Well lets talk a bit on a wonderful liquid love by the world over. I had my taste of sparkling wines first in Florida USA many years ago, too long to tell…. I was working at a liquor store in Central Florida, and had my first taste of the Spanish,and Italian sparklers.
This follow by the introduction to what folks there told me was the ultimate sparkler ,something call Champagne from France. I would imagine it was circa 1986 at Ormond Beach,FLorida ,USA. I was a young men starting my life in the state coming from New Jersey ,and was working at the ABC liquor store there by US 1.
It was a love affairs that continue to expand throughtout the years, and each time with better bottles. What it began as just the brut normal bottle it went up to the Krug,and Dom Pérignon of our world.
Today in the region of Champagne, that I have visited several times lying just east of where I met my wife at Meaux, it has about 284 maisons de Champagne or houses divided into 12 grands groups that represent on last figures available about 55% of the sales . Five of these groups are listed on the stock market such as LVMH, Pernod-Ricard, Vranken-Pommery Monopole, Boizel Chanoince , and Laurent Perrier. The bruts with no year or NV represent between 80 and 85 % of sales. The bottles with year on it or cuvées millésimées are never more than 5% of sales with the biggest gain of all amongst the rosé bottles.
The world has a lot to hear about the famouse names like Môet et Chandon, Mumm’s, Ruinart, Veuve Clicquot, the Heidseick gamme, Tattinger, etc. However, over the years I have try to expand my taste branches and have found some amazing finds that to me seems better. Taken aside the sentimental favorite , Mercier and Jacquart (first bottles had with my then girlfriend today my wife) , some of the new found names are Ayala, Gosset, Henriot, Agrapart et fils, Egly-Ouriet,Larmandier-Bernier,Philipponnat,and Tarlant.
The diversity is endless ,and when you try a brut is not the same as a demi sec for example. You can choose it for an entire meal as some of my close collegues here do, or simply leave for the dessert or a toast either before or after the meal. For an apéritif or beginning of a meal one is best to serve a Champagne Blanc de Blancs ; while with a caviar it is best to serve a champagne based on red grapes ; the blanc de blancs is good for seafood as well while the fish will go well with a brut NV. To go alone with cold cuts,sausages, patês, terrines etc it is best to serve a Brut milésimée or year on the bottle with concentration of red grapes. Generally with the birds such as chicken, roosters, etc it is best a Champagne blanc des noirs will go better. As to the meats especially those in sauces it is best the Rosés. The cheeses will go well with a Brut NV. For the desserts a Champagne Rosé is best except when we have king chocolate on the table in any form then a Demi Sec will go better. And for the nights, why not bring out the best vintage Champagne of prestige maybe with a good Havana Cigar !!! the list is not firm just my observation over the years, and generally speaking.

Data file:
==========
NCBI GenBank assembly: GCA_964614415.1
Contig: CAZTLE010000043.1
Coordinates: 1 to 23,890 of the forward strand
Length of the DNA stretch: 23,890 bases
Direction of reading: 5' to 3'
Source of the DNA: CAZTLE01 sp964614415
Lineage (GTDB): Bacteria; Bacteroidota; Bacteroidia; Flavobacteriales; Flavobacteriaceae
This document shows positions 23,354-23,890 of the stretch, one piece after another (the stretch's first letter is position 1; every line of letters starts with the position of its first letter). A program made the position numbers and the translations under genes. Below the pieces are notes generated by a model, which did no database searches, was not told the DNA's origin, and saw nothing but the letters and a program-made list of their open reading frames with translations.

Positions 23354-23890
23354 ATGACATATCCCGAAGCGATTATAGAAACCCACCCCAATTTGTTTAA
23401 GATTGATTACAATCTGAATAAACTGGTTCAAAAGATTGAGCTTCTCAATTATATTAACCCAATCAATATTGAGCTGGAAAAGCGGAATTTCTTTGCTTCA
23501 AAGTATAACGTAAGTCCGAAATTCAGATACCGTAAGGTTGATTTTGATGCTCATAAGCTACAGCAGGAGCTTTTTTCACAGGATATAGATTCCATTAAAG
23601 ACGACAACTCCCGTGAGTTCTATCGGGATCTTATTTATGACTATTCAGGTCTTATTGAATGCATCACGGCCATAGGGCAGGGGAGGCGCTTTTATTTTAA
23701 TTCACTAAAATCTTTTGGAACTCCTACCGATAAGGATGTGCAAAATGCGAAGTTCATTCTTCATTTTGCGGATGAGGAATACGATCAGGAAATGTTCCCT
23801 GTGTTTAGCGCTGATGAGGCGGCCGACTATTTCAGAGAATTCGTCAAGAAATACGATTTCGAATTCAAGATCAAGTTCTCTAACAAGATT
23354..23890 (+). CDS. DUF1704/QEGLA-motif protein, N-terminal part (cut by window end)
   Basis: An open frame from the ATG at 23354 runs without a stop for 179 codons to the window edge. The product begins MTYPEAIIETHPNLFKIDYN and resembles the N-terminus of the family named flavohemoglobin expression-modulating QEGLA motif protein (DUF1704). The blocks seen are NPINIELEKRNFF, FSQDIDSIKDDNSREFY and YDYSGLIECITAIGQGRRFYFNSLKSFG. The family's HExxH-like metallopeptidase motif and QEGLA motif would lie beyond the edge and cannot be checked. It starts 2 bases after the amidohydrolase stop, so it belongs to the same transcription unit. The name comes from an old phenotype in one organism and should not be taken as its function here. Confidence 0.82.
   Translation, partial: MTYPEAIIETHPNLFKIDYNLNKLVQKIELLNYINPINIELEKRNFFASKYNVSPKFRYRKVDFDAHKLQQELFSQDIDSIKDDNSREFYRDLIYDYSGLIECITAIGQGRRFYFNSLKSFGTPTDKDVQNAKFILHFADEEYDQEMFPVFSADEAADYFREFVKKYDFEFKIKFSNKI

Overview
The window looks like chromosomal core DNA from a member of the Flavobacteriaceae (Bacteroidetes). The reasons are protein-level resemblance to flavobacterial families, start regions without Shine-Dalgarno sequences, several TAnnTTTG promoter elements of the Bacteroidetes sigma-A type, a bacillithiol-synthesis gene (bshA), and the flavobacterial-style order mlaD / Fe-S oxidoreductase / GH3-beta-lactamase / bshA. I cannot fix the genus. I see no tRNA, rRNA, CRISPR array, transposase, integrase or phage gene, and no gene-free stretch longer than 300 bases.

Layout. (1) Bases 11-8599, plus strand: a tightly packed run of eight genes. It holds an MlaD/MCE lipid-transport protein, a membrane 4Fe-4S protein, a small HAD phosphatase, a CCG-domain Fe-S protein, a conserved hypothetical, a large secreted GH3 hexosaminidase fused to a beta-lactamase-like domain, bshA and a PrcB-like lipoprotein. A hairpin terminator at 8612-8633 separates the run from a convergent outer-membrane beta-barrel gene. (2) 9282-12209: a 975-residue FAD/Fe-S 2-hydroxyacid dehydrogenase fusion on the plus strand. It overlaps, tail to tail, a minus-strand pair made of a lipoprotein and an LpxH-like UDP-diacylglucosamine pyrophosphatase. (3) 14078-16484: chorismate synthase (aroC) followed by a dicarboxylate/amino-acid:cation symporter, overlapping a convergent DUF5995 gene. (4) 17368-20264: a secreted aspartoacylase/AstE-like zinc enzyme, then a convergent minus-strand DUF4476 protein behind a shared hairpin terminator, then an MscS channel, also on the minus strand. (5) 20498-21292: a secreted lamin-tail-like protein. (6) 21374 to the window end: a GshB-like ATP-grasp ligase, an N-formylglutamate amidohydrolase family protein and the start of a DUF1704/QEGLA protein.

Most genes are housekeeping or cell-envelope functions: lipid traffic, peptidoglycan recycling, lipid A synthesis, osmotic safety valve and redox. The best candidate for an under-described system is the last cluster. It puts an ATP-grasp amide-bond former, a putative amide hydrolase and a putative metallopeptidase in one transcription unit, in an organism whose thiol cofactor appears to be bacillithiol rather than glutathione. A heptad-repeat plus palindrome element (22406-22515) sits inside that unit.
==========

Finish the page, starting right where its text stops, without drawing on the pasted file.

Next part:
One site that speaks about in French official webpage of the Champenoise is http://www.maisons-champagne.com/ and the city office of tourist for Reims give you info on the houses based there http://www.reims-tourisme.com/tabid/12479/Default.aspx ,and the city of Epernay has a load of them divided into four regions, here is the webpage http://www.ot-epernay.fr/-Les-champagnes-par-region-viticole- and the regional office of tourism for the Champagne-Ardennes also has great info here http://www.champagne-ardenne-tourism.co.uk/champagne/vineyards/from-vineyards-to-wineries.aspx
One of the highlights of a visit to the area is not just the drink but also the history and wonderful architecture found. Do you know that for example underneath Reims there is 300 caves of chalk and about 20 meters deep (66 ft)! with kilometers/miles of tunnels. Its like another city down under ::) At Reims there are mostly under the hill of Saint Nicaise (old place of the abbey of Saint NIcaise today gone) where the oldest are going back to Roman times of the 3C BC. These mines or caves were work until the French revolution, and then use by the maisons de Champagne for aging of their wines. The six major houses share this rich underground such as Charles Heidseick, GH Martel,Pommery,Ruinart,Taittenger, and Veuve Clicquot.
The mines or crayéres caves of Veuve Clicquot have naves under the hill of Saint Nicaise with a huge laberinth that resemble an abbey for real. It has marking done by men from WWI that shelter here and you can see humans in front of you as in real. You see what is call the ” cathedral” arches and niches that resemble a religious site of old. At Ruinart, you see vertical drops along high walls of chalk and narrow passage; You see an stair leading to nowhere carved into the thinkness of the wall, mysterious … You see halls of a wonderful white gleaming before you which maybe it is why they make a wonderful blanc de blancs! . At Pommery, you see carving of an old era right at the wall like arts on sculptures with an orange twist that is like been in a cathedral. You see the osmosis with white walls of chalk mingling with wonderful static bottles aging for glory. At Martel you hae on the floor sticks coming out looking like the vines that was place out of fools in a hurry or underground devils, and more arts like dates written on the wall like one 1763 like graffittis. All in all is a wonderful world underneath and it is all open to the public. Have a toast on me, and enjoy Champagne.